MALONE — Franklin County is willing to deed a handicapped-access fishing spot on Lower Park Street to the Town of Malone.
It will be up to the Town Council to determine if it will accept the transfer and take on the responsibility of the site’s maintenance.
The Salmon River Fishing Platform, as it is known, was damaged in late January when a 4,000-foot ice jam clogged the Salmon River south of the platform site and forced ice to back up and rise underneath it.
County Highway Department workers fixed it.
County legislators recently passed a resolution canceling $2,270 in back taxes, interest and penalties owed on the half-acre property it had seized in a foreclosure proceeding for non-payment of taxes.
The Town Council will decide either at a special meeting or at its regular meeting Aug. 21 whether to complete the transfer of property, Town Supervisor Howard Maneely said.
The Fishing Platform was dedicated in a special ceremony on July 2, 2009, opening a portion of the Salmon River previously inaccessible to senior citizens and the handicapped.
The Franklin County Federation of Fish and Games Clubs secured a $14,000 grant in 2008 to build the public spot to give anglers easier access to prime trout fishing.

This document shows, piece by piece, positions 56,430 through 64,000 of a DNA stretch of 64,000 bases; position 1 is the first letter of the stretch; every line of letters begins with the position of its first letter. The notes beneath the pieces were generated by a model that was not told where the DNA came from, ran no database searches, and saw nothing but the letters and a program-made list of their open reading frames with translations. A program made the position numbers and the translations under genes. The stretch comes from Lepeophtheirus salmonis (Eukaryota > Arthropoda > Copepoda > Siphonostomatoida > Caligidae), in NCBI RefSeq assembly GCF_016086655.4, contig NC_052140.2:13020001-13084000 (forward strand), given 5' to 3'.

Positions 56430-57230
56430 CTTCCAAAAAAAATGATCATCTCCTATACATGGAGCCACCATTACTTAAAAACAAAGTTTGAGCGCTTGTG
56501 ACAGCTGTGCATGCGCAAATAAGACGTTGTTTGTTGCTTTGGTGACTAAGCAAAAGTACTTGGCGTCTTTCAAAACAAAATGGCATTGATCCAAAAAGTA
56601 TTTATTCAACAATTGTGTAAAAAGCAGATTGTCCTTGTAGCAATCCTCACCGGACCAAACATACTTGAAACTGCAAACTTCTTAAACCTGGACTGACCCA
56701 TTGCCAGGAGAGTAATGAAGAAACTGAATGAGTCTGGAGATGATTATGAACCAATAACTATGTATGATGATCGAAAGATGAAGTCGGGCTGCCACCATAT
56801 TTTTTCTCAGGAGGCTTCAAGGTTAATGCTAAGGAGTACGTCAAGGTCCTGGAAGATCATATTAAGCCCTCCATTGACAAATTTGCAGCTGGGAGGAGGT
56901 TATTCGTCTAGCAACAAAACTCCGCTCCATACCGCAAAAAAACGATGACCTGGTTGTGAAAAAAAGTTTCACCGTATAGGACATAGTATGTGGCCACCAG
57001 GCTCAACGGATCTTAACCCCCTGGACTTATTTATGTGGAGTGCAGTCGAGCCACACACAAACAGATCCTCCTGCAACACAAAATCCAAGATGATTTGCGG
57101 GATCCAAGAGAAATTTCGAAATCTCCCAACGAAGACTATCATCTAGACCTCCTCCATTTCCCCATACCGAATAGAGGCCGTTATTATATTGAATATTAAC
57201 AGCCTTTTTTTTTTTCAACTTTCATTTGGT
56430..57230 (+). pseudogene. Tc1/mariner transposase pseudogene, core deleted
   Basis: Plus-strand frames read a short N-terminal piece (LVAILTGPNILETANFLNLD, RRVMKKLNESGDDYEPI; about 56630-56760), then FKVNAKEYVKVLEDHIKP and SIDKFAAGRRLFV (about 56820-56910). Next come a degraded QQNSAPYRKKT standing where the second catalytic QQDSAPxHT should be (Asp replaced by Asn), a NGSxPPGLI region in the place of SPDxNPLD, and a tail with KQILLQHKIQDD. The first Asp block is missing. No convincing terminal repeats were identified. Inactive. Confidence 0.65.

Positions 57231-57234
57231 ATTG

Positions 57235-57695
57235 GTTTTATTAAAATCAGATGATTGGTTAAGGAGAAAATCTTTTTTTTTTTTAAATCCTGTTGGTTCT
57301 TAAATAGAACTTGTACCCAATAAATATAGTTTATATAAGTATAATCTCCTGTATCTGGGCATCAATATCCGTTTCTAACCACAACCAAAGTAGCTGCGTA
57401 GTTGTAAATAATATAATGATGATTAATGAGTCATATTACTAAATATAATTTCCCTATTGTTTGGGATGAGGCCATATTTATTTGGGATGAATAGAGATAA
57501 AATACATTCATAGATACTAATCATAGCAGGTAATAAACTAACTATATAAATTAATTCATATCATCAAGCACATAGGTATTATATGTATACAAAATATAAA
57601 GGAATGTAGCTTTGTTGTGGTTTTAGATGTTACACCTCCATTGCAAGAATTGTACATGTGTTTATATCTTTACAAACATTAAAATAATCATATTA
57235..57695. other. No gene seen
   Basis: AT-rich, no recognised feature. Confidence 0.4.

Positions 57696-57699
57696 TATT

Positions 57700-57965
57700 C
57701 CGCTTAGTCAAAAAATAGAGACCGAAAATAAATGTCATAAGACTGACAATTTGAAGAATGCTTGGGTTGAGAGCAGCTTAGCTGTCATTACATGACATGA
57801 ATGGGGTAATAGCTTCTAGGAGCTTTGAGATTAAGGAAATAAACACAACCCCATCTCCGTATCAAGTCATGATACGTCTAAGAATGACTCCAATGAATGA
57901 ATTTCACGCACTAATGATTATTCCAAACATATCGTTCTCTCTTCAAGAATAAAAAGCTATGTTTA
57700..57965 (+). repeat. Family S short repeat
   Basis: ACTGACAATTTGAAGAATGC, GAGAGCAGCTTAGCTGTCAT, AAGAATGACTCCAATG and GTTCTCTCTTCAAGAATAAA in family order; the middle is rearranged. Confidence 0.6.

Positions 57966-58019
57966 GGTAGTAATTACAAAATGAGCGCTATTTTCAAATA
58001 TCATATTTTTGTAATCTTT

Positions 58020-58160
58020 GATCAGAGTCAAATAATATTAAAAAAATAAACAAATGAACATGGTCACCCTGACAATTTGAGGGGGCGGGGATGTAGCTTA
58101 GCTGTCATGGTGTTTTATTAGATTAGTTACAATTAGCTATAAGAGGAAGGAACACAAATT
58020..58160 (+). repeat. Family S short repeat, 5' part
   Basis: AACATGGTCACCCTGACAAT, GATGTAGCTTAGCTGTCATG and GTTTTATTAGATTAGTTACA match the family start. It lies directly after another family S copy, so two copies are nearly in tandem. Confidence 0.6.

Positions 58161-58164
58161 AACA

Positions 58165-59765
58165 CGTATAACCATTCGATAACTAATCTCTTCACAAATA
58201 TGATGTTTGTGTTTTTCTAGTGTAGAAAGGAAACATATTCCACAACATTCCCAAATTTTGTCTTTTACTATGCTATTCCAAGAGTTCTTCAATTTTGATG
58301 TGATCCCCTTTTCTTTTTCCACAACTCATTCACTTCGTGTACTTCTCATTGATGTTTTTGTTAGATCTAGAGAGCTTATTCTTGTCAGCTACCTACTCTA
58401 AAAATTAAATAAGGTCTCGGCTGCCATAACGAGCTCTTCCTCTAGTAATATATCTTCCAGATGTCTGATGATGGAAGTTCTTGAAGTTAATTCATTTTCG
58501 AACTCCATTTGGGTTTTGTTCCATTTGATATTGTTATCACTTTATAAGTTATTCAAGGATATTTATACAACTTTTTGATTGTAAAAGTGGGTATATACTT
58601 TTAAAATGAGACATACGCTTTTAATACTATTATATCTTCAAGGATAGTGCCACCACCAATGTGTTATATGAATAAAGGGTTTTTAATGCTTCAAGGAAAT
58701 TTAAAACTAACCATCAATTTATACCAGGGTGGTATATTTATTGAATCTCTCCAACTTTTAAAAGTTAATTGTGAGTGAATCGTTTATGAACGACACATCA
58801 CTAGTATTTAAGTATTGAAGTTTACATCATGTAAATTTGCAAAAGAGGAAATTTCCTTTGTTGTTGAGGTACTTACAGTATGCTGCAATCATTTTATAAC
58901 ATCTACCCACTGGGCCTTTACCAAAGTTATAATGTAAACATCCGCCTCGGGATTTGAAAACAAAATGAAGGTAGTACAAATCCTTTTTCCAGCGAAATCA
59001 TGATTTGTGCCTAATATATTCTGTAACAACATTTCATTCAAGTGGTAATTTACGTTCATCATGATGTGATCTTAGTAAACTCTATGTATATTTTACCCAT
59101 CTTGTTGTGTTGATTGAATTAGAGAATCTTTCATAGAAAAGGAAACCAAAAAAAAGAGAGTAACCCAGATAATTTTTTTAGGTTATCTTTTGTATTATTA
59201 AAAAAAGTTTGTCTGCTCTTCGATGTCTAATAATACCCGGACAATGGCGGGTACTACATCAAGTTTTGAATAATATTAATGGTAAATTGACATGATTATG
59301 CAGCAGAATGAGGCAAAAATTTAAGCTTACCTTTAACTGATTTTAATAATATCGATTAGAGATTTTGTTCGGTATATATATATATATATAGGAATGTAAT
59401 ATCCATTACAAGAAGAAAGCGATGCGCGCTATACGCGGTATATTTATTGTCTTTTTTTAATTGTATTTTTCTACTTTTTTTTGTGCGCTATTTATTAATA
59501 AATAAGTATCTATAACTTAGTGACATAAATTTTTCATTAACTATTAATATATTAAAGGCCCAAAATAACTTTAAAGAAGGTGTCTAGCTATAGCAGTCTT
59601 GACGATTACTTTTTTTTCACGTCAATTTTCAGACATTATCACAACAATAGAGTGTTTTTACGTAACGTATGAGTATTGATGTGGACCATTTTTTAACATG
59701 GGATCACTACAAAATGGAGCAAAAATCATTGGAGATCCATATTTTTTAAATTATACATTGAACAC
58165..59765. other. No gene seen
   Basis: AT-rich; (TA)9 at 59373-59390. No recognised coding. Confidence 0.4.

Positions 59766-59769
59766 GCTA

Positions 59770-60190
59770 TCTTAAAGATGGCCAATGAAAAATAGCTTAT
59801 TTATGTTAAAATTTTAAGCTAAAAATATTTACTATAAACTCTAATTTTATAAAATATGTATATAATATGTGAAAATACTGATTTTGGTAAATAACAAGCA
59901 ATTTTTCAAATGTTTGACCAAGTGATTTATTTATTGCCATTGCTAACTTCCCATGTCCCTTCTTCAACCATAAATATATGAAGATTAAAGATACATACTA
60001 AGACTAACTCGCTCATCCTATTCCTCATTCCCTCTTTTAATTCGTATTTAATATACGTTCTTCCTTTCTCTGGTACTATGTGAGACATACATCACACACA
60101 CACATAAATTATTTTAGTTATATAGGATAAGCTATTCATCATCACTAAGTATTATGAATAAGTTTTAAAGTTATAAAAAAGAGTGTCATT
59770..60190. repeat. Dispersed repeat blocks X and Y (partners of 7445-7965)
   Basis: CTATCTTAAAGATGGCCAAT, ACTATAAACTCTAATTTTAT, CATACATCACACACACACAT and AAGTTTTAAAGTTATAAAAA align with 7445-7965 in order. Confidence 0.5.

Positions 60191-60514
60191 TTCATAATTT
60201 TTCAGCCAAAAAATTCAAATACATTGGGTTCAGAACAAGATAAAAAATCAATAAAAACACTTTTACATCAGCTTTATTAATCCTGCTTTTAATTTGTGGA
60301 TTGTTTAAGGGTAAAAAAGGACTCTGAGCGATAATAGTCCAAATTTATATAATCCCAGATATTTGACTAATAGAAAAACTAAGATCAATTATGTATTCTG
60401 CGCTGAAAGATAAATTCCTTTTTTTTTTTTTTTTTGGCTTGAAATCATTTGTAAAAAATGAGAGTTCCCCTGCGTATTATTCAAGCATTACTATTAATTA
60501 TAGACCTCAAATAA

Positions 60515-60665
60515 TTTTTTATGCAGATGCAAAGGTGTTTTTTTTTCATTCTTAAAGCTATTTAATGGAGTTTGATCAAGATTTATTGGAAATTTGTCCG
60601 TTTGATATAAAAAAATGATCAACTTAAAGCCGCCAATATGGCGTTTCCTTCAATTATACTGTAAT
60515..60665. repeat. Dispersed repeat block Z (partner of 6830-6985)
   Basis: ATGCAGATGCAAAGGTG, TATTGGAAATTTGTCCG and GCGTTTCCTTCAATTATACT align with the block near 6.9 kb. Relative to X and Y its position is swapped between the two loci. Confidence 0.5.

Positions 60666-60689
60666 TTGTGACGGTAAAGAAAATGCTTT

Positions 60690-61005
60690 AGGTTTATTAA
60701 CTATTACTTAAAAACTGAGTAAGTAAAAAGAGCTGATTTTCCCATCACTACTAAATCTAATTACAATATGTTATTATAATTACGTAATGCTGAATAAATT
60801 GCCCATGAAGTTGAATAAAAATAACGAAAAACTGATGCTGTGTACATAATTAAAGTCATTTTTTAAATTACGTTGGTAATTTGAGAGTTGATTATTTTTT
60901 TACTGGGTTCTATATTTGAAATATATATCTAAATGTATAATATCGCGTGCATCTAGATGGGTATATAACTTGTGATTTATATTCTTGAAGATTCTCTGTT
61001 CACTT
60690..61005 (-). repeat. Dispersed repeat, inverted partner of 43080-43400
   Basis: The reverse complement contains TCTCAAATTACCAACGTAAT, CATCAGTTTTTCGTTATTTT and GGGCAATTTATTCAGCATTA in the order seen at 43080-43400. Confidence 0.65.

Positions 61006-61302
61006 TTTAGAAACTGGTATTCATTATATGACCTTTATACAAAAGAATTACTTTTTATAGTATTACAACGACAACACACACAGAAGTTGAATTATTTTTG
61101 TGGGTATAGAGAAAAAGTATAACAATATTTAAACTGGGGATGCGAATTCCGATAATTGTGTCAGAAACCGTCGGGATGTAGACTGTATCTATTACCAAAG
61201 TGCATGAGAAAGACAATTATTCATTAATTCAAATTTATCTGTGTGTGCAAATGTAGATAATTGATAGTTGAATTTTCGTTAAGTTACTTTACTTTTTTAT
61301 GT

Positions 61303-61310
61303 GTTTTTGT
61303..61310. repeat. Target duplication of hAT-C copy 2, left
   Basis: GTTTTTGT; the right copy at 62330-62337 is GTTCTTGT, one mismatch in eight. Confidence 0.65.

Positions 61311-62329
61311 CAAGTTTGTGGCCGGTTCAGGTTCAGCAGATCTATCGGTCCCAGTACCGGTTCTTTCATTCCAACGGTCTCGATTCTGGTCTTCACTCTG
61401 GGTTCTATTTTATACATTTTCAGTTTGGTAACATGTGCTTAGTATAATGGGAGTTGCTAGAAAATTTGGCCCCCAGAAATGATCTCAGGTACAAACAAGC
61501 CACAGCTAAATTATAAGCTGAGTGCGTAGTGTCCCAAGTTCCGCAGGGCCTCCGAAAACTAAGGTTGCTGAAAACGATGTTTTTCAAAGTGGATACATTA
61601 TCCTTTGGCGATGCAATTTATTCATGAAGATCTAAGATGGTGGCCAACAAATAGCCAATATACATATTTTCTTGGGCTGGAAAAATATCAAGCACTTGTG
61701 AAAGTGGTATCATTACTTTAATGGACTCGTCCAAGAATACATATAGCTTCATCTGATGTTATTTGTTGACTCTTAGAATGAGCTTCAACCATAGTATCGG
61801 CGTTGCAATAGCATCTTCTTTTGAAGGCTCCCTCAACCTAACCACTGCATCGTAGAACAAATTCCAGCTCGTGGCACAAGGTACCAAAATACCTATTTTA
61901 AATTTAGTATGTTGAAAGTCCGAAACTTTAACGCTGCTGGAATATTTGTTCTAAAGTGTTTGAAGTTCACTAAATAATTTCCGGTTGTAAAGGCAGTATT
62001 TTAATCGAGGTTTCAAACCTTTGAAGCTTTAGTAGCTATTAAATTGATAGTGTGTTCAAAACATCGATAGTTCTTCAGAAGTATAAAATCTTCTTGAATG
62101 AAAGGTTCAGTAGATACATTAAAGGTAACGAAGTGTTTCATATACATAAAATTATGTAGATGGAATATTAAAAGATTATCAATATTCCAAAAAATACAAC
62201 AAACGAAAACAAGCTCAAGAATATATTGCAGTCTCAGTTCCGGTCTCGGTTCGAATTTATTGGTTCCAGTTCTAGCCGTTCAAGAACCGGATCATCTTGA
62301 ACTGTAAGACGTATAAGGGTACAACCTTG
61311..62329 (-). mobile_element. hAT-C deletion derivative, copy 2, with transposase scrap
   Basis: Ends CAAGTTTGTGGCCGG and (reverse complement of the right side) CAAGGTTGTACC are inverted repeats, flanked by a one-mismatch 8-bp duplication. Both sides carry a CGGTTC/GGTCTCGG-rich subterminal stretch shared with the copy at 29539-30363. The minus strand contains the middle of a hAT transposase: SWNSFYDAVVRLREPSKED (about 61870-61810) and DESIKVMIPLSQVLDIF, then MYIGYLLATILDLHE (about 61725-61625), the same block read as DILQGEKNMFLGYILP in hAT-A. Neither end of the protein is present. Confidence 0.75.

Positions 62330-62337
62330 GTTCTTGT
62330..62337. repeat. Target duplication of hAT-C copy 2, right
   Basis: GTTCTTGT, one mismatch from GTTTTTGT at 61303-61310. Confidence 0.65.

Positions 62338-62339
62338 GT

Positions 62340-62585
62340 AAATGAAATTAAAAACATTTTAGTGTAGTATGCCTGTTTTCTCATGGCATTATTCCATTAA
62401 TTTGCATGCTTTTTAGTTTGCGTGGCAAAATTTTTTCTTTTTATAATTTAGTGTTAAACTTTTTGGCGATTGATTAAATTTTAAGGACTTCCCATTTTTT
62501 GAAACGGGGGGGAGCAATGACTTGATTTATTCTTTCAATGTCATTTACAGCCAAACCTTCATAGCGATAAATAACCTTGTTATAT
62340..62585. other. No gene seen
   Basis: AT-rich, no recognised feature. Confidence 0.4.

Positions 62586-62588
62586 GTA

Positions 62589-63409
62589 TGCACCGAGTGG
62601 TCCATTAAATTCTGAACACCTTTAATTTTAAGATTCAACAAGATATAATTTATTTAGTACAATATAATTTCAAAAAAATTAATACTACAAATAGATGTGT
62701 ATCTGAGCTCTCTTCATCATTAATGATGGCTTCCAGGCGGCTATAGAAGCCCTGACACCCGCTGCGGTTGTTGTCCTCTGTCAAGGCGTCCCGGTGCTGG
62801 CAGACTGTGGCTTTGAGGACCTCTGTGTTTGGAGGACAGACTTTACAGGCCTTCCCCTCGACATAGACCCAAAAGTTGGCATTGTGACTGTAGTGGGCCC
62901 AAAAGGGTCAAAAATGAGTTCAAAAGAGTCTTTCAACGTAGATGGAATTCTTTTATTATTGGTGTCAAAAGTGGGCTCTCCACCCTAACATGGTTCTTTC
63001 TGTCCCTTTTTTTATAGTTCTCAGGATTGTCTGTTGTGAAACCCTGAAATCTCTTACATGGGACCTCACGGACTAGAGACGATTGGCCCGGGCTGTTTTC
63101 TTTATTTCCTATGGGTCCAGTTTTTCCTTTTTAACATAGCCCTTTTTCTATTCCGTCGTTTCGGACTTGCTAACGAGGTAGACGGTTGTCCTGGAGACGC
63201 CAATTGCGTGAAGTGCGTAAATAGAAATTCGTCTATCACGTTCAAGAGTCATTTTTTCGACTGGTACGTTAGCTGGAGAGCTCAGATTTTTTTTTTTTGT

The money came through the State Department of Environmental Conservation Habitat Stamp Program, from which proceeds from the sale of $5 commemorative stamps go toward conservation and access projects throughout the state.
The site was to include a paved parking lot for up to four vehicles, an accessible fishing ramp and a walkway.
The ground was cleared and the platform built by County Highway Department crews, but before their work started, two non-native invasive species of plants — Japanese knotweed and purple swallowwort — had to be eradicated.
County Attorney Jonathan Miller told legislators the platform damage and repair might be grouped into reimbursements in the overall flood-mitigation plan County Emergency Services Director Ricky Provost is spearheading on the town’s behalf.
As many as 10 homes in the 300 block of Lower Park Street that have been victimized by flooding for years may be part of a federal-mitigation buyout program.
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